NEW LAW PROHIBITS STATE NAME, STICKERS BEING HIDDEN ON LICENSE PLATES

Effective Dec. 1, 2009, North Carolina joined the list of states requiring the state’s license plate information to be fully visible. Plates can no longer be partially covered by a license frame.  This law does not prohibit license plate frames but requires frames, if used, must provide clear readability of state name and registration stickers.

Vehicle owners can be cited for the offense and, after Nov. 30, 2010, fined $100 for the violation.  [https://apps.dot.state.nc.us/pio/releases/details.aspx?r=3104]

Here is an abstract of the new North Carolina law, SESSION LAW 2009-456, HOUSE BILL 67:

AN ACT to prohibit the covering of the State name, year sticker, or month sticker on a State license plate by a LICENSE plate frame and to direct the joint legislative transportation oversight committee and the revenue laws study committee to study the authorization of special registration plates.
[see the NC statute here ]

North Carolina is not the first, and likely is not the strictest in this law.  I did a brief survey of other states’ requirements regarding license plate frames and easily obtained this partial listing:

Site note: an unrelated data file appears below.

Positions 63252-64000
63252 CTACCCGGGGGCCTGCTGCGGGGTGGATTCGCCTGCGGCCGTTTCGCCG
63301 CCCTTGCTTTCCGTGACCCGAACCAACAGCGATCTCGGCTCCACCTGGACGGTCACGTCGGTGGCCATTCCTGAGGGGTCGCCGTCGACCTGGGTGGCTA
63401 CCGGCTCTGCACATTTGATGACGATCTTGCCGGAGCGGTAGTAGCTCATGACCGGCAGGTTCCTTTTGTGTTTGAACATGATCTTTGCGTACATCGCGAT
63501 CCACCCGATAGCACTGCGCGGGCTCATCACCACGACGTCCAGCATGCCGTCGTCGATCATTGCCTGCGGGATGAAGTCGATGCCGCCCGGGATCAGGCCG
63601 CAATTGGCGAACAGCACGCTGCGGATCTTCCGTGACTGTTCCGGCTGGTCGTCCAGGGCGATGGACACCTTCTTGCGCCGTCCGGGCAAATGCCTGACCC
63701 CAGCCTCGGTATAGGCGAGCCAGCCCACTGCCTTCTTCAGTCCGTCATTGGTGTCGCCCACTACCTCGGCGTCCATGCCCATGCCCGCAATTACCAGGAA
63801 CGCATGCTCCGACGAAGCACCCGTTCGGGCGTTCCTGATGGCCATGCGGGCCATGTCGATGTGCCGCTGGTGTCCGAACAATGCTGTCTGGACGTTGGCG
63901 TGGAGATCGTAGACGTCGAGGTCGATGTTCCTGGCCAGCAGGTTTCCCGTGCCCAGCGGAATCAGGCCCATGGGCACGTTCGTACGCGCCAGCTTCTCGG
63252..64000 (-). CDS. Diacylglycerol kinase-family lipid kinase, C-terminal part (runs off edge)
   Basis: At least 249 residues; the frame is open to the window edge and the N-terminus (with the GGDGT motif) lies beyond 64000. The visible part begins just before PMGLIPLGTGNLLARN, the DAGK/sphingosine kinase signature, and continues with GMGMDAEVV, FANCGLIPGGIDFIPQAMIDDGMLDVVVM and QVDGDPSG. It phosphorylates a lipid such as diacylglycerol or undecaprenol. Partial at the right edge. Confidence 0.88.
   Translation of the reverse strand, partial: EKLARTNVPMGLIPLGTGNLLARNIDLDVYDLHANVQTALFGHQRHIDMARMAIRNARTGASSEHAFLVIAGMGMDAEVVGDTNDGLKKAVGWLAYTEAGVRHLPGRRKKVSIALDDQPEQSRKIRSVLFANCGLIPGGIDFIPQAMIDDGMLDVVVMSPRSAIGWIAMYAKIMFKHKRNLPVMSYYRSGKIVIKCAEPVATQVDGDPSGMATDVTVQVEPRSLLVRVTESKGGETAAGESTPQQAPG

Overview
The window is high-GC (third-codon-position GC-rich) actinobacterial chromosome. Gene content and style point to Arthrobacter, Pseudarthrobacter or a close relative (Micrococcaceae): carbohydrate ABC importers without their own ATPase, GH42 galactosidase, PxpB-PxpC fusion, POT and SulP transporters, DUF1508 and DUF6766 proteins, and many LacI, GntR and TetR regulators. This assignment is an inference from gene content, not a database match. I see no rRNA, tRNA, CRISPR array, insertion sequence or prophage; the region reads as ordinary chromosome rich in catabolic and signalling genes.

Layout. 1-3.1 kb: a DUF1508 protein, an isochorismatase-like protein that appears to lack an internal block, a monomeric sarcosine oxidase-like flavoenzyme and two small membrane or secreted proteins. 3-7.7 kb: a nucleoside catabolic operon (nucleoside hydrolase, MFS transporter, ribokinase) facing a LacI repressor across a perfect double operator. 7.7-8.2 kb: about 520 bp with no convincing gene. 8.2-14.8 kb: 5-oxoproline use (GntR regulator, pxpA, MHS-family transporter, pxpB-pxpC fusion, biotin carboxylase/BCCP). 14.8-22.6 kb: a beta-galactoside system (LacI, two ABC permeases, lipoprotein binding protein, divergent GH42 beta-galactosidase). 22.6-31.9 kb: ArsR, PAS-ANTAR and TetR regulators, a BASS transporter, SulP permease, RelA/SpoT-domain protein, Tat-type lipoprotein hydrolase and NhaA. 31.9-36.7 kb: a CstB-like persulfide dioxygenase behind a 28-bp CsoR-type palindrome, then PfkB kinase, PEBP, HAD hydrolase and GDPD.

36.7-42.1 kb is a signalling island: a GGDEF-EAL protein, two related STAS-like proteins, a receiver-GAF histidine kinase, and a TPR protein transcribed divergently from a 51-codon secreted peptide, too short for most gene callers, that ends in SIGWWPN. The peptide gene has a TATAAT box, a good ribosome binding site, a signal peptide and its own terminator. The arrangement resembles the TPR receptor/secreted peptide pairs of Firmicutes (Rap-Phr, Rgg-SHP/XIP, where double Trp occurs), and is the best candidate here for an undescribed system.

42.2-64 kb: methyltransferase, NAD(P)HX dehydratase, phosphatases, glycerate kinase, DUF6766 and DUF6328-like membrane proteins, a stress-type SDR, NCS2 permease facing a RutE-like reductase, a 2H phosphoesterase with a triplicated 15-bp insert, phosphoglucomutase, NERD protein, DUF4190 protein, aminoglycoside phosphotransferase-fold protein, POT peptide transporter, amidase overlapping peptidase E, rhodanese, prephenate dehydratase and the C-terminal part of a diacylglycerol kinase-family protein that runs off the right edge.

Arizona prohibits covering the state name at the top of license plate
A.R.S. 28-2354(B.)

Illinois requires license plates not be obscured by frame  625 ILCS 5/12-610.5

Massachusetts laws state a number plate frame that obstructs any part of the plate is illegal, and you could be fined for having an obstructed plate.Michigan prohibits covering any registration information, per Michigan State Police

New York and New Jersey apparently also have similar legislation, but I did not find specific source for this.

Oregon requires plate frames or holders must not prevent the numbers, letters, or stickers from being readable (See ORS 803.550 for more information).

Texas has had similar legislation since 2003/2007, per Snopes article

The wording of Arizona’s statute, in particular, seems intended for enforcement only for Arizona plates.   Some other states’ rules don’t specify what state name must remain unobscured, so their law might easily be applied to out-of-state drivers.

It is highly likely most states have legislation requiring owners to maintain readability of the license, or registration, plate.  What use is the license plate if it isn’t clearly readable?

Debbie and I stumbled onto this requirement two days ago (maybe while we were researching truck weighted tags — another story entirely).  We took a quick look at our license plates (truck and trailer) and realized the trailer’s plate frame (from Airstream store) covered almost 1/3 of state name “North Carolina” at bottom of license plate.

We easily lengthened the license plate’s holes to allow sliding the frame down almost 3/16 inch.  North Carolina’s name is clearly legible, and the stickers at top corners still aren’t obscured.  Our license plate frame rides lower on the license plate and still looks great on the tag.  I’d rather spend a few minutes on a small fix than a few hours fixing a small ticket.

See You Down The Road,

Jim Cocke

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